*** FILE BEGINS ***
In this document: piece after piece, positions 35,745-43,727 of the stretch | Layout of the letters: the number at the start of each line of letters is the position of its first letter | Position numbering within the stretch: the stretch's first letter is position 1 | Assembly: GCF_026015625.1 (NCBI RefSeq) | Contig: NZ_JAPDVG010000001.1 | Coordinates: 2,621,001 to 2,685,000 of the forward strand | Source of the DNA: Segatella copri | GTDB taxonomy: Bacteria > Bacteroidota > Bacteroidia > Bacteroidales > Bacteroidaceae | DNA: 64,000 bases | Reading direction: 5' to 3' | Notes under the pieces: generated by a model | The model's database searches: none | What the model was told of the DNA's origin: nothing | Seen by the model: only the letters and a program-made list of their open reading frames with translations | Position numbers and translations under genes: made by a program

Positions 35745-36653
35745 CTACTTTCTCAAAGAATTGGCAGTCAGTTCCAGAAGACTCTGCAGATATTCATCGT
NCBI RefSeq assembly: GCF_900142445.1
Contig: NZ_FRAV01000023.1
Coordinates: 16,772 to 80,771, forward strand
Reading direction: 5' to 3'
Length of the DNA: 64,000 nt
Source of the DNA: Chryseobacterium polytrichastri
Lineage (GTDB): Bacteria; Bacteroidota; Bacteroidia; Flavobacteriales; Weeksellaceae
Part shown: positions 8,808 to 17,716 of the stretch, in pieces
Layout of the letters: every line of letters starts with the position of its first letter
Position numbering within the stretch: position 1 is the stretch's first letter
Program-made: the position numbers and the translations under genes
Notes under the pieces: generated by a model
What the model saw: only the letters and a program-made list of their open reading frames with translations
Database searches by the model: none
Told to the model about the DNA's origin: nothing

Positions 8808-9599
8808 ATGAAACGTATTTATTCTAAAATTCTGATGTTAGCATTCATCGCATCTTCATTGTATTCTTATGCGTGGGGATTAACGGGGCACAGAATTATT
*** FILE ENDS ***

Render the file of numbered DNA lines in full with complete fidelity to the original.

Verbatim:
In this document: piece after piece, positions 35,745-43,727 of the stretch | Layout of the letters: the number at the start of each line of letters is the position of its first letter | Position numbering within the stretch: the stretch's first letter is position 1 | Assembly: GCF_026015625.1 (NCBI RefSeq) | Contig: NZ_JAPDVG010000001.1 | Coordinates: 2,621,001 to 2,685,000 of the forward strand | Source of the DNA: Segatella copri | GTDB taxonomy: Bacteria > Bacteroidota > Bacteroidia > Bacteroidales > Bacteroidaceae | DNA: 64,000 bases | Reading direction: 5' to 3' | Notes under the pieces: generated by a model | The model's database searches: none | What the model was told of the DNA's origin: nothing | Seen by the model: only the letters and a program-made list of their open reading frames with translations | Position numbers and translations under genes: made by a program

Positions 35745-36653
35745 CTACTTTCTCAAAGAATTGGCAGTCAGTTCCAGAAGACTCTGCAGATATTCATCGT
NCBI RefSeq assembly: GCF_900142445.1
Contig: NZ_FRAV01000023.1
Coordinates: 16,772 to 80,771, forward strand
Reading direction: 5' to 3'
Length of the DNA: 64,000 nt
Source of the DNA: Chryseobacterium polytrichastri
Lineage (GTDB): Bacteria; Bacteroidota; Bacteroidia; Flavobacteriales; Weeksellaceae
Part shown: positions 8,808 to 17,716 of the stretch, in pieces
Layout of the letters: every line of letters starts with the position of its first letter
Position numbering within the stretch: position 1 is the stretch's first letter
Program-made: the position numbers and the translations under genes
Notes under the pieces: generated by a model
What the model saw: only the letters and a program-made list of their open reading frames with translations
Database searches by the model: none
Told to the model about the DNA's origin: nothing

Positions 8808-9599
8808 ATGAAACGTATTTATTCTAAAATTCTGATGTTAGCATTCATCGCATCTTCATTGTATTCTTATGCGTGGGGATTAACGGGGCACAGAATTATT